By James P. Bennett, Environews, Vol. 12 No. 4 - October 2006 - Newsletter of the International Society of Environmental Botanists.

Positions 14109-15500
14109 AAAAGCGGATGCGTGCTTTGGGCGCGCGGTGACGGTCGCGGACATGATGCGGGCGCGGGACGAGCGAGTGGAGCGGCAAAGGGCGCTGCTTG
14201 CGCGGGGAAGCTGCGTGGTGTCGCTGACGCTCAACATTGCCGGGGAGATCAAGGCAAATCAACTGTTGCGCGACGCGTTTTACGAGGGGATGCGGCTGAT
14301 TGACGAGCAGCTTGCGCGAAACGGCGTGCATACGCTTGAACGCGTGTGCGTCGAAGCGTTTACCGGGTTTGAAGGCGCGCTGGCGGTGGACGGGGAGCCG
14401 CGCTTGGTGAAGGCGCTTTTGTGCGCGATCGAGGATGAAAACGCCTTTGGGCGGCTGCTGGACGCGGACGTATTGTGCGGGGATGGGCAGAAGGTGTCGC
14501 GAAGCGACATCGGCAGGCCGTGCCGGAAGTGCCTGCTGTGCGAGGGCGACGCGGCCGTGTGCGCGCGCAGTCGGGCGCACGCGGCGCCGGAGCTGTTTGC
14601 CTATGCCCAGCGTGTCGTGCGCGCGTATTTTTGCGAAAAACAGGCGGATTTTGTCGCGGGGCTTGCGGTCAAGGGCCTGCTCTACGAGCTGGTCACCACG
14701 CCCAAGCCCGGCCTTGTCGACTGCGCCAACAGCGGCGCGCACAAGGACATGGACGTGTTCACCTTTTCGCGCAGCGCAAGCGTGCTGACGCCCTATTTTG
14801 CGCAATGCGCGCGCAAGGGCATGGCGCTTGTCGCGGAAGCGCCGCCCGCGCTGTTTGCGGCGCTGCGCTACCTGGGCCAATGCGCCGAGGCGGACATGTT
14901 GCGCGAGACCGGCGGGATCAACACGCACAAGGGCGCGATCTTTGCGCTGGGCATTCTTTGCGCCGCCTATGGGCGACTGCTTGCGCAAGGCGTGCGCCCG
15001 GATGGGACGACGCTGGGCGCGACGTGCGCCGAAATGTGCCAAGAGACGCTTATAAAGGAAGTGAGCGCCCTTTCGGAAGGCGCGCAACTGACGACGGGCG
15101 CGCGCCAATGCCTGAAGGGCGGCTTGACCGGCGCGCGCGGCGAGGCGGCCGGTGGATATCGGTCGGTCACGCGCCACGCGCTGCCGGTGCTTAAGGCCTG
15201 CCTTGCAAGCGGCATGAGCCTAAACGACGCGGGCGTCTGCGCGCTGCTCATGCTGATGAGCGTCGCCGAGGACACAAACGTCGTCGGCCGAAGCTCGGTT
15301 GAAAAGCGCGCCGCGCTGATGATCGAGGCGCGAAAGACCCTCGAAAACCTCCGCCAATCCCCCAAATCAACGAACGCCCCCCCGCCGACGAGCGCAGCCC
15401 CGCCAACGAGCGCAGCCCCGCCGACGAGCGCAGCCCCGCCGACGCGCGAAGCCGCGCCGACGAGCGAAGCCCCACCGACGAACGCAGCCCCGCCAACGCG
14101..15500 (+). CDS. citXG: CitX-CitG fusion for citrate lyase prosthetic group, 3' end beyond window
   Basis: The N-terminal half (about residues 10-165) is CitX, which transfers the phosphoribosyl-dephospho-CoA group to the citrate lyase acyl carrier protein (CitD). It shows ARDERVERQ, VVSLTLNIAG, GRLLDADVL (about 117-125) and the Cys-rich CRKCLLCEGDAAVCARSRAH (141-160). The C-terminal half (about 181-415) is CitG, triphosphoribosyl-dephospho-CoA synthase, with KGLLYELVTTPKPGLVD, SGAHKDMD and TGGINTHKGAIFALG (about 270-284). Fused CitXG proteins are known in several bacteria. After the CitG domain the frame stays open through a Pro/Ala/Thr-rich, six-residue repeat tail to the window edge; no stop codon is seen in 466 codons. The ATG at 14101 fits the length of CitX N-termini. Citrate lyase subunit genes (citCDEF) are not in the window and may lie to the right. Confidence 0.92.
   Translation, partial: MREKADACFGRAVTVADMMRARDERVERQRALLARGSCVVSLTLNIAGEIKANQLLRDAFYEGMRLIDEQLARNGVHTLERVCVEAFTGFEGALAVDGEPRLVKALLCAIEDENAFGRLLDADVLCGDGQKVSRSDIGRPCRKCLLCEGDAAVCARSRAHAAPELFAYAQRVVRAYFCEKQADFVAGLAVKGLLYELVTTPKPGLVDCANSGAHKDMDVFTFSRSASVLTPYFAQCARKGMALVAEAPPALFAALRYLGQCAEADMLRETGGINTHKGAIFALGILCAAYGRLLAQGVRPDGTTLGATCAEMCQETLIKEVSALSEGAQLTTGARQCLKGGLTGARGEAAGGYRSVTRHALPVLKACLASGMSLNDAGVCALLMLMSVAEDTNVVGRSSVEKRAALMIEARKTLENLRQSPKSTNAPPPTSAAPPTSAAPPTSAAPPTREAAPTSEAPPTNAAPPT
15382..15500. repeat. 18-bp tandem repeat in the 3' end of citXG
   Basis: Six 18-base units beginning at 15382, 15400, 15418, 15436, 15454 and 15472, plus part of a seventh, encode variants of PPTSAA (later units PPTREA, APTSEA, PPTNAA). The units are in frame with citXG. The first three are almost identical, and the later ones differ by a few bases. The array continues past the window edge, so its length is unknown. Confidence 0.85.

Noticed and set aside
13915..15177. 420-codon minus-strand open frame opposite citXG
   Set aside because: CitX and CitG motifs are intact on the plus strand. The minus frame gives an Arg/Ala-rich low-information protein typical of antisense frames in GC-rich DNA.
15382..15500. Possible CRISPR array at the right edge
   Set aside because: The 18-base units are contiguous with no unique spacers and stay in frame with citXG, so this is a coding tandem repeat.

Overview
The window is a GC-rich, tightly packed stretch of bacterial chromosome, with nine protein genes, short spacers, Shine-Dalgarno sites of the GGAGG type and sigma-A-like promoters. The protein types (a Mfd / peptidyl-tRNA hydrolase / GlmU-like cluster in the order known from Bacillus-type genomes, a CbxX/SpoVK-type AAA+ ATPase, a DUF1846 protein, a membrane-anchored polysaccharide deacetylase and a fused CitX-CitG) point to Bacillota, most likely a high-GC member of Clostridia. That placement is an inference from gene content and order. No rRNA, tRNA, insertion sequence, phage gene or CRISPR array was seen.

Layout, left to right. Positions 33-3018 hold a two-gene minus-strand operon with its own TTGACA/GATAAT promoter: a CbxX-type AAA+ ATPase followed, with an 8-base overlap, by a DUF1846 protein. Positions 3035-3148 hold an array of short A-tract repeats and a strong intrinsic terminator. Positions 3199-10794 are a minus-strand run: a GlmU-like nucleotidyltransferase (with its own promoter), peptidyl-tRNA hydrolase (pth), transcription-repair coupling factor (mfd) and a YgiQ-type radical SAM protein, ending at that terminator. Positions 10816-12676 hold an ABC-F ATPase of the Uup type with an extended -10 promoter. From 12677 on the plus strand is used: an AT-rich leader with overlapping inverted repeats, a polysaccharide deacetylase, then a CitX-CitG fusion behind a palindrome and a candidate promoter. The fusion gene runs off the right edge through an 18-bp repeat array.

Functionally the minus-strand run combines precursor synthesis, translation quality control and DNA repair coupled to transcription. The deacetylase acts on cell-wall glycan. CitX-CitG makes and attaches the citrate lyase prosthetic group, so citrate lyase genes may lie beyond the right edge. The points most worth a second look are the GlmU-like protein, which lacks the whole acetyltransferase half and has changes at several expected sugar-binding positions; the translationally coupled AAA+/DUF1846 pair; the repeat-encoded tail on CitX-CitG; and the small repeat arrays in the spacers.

Even though some lichens are extremely tough and grow in very inhospitable habitats, they are also notoriously sensitive to air pollutants, primarily sulfur dioxide and heavy metals. Lichen deserts, a phenomenon where lichens disappear from cities, were described over a hundred years ago and determined to be caused by sulfur pollution. Lichens are especially sensitive to air pollutants because they have no outer impermeable layer of tissue to exclude gases and particles that impair their metabolism. Consequently, accumulation of pollutants is greater than it is in the foliage of vascular plants, which have impermeable cuticles. Lichens accumulate unusually large amounts of deposits, including heavy metals, which eventually reach toxic concentrations. Lichens are therefore excellent bioindicators and biomonitors.